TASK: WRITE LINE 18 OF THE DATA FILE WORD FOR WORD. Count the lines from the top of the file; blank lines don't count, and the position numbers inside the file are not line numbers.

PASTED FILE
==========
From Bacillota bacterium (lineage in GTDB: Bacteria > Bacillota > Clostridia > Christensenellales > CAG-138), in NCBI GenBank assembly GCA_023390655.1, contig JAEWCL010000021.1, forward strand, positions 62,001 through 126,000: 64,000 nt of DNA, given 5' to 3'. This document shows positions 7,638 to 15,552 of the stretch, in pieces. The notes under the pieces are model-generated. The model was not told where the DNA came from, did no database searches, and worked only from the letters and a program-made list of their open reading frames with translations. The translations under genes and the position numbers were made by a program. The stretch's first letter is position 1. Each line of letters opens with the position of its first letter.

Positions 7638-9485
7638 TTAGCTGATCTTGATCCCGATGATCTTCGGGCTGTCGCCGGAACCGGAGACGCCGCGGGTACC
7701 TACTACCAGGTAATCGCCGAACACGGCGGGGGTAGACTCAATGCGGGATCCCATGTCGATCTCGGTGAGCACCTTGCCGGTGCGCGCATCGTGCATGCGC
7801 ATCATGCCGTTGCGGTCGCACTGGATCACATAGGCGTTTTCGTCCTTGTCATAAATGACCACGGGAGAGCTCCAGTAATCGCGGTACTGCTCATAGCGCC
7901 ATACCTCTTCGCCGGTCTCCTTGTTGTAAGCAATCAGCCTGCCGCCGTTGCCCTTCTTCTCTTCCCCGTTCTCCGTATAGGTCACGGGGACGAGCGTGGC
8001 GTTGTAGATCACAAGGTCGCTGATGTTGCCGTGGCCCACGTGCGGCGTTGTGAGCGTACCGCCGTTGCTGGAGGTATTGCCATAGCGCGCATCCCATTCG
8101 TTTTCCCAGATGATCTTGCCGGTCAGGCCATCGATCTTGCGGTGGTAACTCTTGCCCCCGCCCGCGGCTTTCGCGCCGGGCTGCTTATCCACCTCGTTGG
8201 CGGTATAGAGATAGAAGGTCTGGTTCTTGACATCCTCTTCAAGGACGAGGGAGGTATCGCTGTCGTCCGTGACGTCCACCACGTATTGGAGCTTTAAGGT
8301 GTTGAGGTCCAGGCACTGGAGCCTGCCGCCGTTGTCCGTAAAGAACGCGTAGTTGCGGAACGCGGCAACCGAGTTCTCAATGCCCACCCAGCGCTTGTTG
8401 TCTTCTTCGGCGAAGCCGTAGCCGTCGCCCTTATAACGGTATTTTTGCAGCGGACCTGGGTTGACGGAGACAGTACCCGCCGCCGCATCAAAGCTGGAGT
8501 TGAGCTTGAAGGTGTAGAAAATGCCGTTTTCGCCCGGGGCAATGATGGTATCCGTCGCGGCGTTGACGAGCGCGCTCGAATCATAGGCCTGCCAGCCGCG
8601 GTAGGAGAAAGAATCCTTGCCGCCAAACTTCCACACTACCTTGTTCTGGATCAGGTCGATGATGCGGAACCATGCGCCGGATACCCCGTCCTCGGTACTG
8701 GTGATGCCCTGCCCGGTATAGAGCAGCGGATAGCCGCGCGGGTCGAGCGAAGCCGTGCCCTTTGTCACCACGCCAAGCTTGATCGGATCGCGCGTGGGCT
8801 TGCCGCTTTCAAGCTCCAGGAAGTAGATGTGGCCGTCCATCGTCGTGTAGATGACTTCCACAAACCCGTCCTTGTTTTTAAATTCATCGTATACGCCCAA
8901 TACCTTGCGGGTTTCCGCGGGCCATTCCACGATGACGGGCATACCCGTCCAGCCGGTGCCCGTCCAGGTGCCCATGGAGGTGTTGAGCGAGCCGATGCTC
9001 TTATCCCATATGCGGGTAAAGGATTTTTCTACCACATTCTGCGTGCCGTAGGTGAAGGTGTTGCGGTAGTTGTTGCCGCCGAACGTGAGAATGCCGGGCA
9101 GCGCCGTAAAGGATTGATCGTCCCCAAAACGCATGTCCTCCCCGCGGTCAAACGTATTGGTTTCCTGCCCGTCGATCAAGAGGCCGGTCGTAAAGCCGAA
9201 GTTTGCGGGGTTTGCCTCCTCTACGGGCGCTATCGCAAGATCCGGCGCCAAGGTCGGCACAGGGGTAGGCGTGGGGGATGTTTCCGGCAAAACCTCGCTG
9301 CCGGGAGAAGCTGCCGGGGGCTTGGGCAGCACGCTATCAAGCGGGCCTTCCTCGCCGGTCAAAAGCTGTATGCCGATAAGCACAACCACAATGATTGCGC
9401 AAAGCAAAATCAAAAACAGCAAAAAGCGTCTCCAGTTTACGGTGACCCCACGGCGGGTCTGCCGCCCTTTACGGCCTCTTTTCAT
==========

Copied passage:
9101 GCGCCGTAAAGGATTGATCGTCCCCAAAACGCATGTCCTCCCCGCGGTCAAACGTATTGGTTTCCTGCCCGTCGATCAAGAGGCCGGTCGTAAAGCCGAA